alt-J’s name takes a little explaining. Pronounced “alt-J”, the delta sign is created when you hold down the alt key on your computer keyboard and punch ‘J’ on a Mac computer. The symbol has a deeper meaning for the band, as guitarist/bassist Gwil Sainsbury notes, “in mathematical equations it’s used to show change,” and the band’s relatively new name came at a turning point in their lives.
Gwil, Joe Newman [guitar/vocals], Gus Unger-Hamilton [keyboards] and Thom Green [drums] met at Leeds University in 2007. Gus studied English Literature; the other three Fine Art. In their second year of studies, Joe played Gwil a handful of his own songs inspired by his guitar-playing dad and hallucinogens, and the pair began recording in their dorm rooms with Gwil acting as producer on Garageband.
Needless to say, the response to Joe’s hushed falsetto yelps and Gwil’s rudimentary sampling skills was good. When Thom was played the tracks he joined the band straight away. “I hadn’t heard anything like it,” he says. “It was music I was looking for, I just didn’t know I was. I just loved it.”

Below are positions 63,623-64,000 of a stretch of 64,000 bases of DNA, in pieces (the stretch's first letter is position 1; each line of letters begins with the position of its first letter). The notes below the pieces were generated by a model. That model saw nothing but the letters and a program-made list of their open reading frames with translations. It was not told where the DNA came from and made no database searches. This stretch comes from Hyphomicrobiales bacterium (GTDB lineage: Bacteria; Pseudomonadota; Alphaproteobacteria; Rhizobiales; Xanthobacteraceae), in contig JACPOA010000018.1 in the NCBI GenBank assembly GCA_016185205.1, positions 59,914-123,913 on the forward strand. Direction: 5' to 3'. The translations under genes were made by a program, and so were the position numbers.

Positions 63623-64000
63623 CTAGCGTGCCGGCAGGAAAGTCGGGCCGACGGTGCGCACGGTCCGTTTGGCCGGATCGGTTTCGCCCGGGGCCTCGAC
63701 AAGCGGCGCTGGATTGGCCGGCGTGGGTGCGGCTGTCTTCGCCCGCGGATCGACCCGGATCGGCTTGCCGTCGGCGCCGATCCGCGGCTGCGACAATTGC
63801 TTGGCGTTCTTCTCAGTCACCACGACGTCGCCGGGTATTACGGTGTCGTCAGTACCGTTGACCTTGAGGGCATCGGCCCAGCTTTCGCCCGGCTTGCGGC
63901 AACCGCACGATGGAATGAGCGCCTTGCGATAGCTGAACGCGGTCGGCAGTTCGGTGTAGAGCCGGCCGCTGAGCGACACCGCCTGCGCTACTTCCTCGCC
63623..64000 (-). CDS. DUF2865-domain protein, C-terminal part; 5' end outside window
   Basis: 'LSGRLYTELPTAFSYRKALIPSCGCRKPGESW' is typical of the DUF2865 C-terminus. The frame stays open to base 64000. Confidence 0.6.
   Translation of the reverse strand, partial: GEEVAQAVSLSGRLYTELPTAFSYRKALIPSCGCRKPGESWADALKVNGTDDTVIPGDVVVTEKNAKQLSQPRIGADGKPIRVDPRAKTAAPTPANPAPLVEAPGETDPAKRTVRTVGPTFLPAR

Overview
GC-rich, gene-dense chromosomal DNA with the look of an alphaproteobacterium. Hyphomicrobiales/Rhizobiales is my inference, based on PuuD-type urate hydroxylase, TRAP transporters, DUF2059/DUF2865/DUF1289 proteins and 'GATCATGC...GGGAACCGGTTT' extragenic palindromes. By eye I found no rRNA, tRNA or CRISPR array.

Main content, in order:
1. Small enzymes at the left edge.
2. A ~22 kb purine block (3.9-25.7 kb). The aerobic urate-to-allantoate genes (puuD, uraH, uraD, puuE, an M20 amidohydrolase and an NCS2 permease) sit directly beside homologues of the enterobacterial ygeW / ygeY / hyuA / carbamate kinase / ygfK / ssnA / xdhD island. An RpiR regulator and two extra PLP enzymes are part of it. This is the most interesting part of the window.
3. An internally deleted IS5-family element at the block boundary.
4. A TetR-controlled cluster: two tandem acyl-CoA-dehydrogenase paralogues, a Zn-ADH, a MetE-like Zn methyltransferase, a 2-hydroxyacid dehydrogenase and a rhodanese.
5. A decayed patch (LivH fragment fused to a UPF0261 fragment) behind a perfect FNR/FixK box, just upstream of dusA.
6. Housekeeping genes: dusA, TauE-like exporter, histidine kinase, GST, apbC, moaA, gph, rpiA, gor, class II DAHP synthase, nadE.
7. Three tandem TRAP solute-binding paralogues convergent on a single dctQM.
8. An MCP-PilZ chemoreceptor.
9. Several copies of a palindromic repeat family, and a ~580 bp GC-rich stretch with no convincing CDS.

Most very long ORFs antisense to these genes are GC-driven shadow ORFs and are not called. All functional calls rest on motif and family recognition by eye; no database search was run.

Veering wildly from psychedelic avant pop to skeletal folktronica, the finished album promises to trade in understated beauty one minute and epic oddities the next, just as you’d expect from a debut album that tackles everything from love to bullfighting to the heroic life of 1930s war photographer Gerda Taro, crushed by a tank on the frontline. Other tracks are inspired by cinema, including ‘Matilda’ (about Natalie Portman’s character in Luc Besson’s Leon) and the Good The Bad And The Ugly-referencing ‘Tessellate’.
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